In at least 26 states, includ­ing Geor­giaTexas, and Flor­ida, courts have been hold­ing remote evic­tion and fore­clos­ure hear­ings to remove people from their homes, accord­ing to the Wake Forest Law Health Justice Clinic. Evic­tions by Zoom have been criti­cized by some advoc­ates as “cruel.” A missed call or a failed inter­net connec­tion, they say, can be the “differ­ence between hous­ing and home­less­ness.”

But remote hear­ings have also allowed for public scru­tiny of the evic­tion process. One case that attrac­ted recent atten­tion was that of Krisi Eiland, a single mother of three who became home­less after being evicted from her Kansas City, Missouri, home. During a remote hear­ing, the land­lord’s repres­ent­at­ive was recor­ded as saying that the tenant was “not [his] prob­lem” in a video that went viral in August.

Virtual proceed­ings remain the norm

The vast major­ity of federal and state courts imple­men­ted virtual court proceed­ings for at least part of the pandemic. The Supreme Court opted to post­pone oral argu­ments in its spring cases before reas­sign­ing about half of them to be livestreamed as audio during the spring and early summer. As of Septem­ber 10, at least 86 the coun­try’s 94 district courts and all of the federal appel­late courts were opting to hold at least some of their hear­ings remotely. And as many as 38 states currently either mandate or encour­age their courts to use virtual hear­ings when possible.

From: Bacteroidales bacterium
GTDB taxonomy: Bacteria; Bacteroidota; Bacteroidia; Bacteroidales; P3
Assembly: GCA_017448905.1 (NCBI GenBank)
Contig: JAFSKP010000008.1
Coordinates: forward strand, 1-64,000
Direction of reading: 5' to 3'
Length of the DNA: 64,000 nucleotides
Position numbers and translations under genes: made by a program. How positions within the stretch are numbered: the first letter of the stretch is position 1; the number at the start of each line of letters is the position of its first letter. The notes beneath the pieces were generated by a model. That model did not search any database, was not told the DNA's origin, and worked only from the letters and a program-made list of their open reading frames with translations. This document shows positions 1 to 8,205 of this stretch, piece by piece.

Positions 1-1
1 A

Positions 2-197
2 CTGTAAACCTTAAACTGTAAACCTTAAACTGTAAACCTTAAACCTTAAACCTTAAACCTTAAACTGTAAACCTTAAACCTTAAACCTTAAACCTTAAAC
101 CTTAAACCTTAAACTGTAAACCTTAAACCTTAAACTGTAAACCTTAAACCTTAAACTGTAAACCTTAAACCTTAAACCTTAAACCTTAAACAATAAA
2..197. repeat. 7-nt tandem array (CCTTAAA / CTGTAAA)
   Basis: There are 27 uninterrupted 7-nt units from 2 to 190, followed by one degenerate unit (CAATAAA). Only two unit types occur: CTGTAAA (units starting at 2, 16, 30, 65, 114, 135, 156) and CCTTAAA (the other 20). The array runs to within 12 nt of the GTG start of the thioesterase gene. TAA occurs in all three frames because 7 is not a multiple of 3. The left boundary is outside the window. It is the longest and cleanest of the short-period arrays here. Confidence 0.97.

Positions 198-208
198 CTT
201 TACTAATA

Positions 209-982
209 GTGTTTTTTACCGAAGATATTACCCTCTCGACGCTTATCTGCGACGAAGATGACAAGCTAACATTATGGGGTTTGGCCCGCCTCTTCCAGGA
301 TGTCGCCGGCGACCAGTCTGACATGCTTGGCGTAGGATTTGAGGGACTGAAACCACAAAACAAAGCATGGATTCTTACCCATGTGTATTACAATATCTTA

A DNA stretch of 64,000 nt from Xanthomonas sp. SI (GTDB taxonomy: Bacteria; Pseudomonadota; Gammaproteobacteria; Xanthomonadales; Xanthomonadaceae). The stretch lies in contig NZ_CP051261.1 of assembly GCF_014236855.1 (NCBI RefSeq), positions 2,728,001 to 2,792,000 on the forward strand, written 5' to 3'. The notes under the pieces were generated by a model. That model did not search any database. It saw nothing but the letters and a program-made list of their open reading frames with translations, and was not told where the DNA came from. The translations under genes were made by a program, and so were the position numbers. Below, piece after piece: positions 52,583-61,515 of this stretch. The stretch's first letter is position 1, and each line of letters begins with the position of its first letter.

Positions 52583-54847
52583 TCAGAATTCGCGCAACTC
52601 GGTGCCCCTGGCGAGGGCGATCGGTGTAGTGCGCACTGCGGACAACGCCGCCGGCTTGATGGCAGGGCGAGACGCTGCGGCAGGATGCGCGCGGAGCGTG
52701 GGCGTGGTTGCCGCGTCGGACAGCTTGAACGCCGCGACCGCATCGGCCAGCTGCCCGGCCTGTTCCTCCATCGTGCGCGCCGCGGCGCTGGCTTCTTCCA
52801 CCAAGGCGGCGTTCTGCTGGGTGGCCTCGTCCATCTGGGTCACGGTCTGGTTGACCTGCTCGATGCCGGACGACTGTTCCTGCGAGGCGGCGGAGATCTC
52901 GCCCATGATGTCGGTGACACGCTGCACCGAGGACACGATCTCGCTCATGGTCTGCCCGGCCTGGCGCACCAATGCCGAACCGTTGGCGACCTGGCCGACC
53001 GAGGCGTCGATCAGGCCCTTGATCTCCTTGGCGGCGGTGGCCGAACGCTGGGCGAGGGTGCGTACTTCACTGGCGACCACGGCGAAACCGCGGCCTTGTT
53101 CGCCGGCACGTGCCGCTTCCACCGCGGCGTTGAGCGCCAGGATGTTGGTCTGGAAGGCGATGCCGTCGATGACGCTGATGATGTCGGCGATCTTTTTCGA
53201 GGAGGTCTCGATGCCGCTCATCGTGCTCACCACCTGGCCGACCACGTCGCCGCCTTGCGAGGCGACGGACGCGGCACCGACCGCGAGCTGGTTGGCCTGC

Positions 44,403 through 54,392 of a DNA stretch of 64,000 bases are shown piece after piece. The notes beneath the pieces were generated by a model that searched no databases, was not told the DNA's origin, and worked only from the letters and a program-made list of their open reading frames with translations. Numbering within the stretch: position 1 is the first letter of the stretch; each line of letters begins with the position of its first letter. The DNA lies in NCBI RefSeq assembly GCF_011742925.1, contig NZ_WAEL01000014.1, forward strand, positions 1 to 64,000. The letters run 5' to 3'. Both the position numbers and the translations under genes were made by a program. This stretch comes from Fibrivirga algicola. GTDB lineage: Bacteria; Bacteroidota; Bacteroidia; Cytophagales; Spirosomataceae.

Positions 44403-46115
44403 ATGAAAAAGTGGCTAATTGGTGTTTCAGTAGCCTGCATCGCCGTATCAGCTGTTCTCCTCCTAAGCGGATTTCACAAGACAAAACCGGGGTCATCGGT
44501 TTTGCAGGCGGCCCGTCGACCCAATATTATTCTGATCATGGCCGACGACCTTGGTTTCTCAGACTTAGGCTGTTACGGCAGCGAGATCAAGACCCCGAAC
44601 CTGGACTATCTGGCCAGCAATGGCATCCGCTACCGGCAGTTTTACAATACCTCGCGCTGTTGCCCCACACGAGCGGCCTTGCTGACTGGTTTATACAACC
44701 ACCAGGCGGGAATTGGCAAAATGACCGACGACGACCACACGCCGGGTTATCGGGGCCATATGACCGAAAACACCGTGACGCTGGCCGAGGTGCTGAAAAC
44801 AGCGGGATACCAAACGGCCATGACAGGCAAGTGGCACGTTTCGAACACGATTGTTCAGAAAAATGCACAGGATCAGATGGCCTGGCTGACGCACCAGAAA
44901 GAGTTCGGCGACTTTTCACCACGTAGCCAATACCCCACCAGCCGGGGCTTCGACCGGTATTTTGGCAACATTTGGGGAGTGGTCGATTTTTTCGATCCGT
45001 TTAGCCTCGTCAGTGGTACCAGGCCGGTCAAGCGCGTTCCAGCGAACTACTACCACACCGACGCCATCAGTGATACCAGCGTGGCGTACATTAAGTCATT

In August, Texas held what is believed to be the first virtual crim­inal jury trial for a misde­meanor case. Later that month, Flor­ida became the first state to hold a full civil jury trial entirely remotely.

Remote jury trials have not always been smooth sail­ing. In one Cali­for­nia civil case, virtual jury selec­tion promp­ted a mistrial motion, with the defend­ants alleging that the plaintiff appeared to be casu­ally talk­ing to some of the prospect­ive jurors while the coun­sel and judge were in a separ­ate video chat. The complaint also alleged that one prospect­ive juror appeared to be laying in “a bed, curled up, and possibly asleep,” and that another juror was “work­ing out on an ellipt­ical machine.” The judge denied the motion, though the court subsequently insti­tuted some changes to the video confer­en­cing protocol by placing jurors, witnesses, and the parties in a “wait­ing room,” prevent­ing them from inter­act­ing with each other whenever the judge is not present.

Though some courts had exper­i­mented with virtual proceed­ings in the past, such wide­spread use of this tech­no­logy is unpre­ced­en­ted. Some judges have indic­ated that they would like to see video become a perman­ent feature of court oper­a­tions, while others have expressed concern that remote proceed­ings hinder access to justice.

The Bren­nan Center has found that exist­ing schol­ar­ship suggests reason for caution in the wide­spread adop­tion of video hear­ings. More research and broad stake­holder engage­ment are both crit­ical as courts’ policies continue to evolve.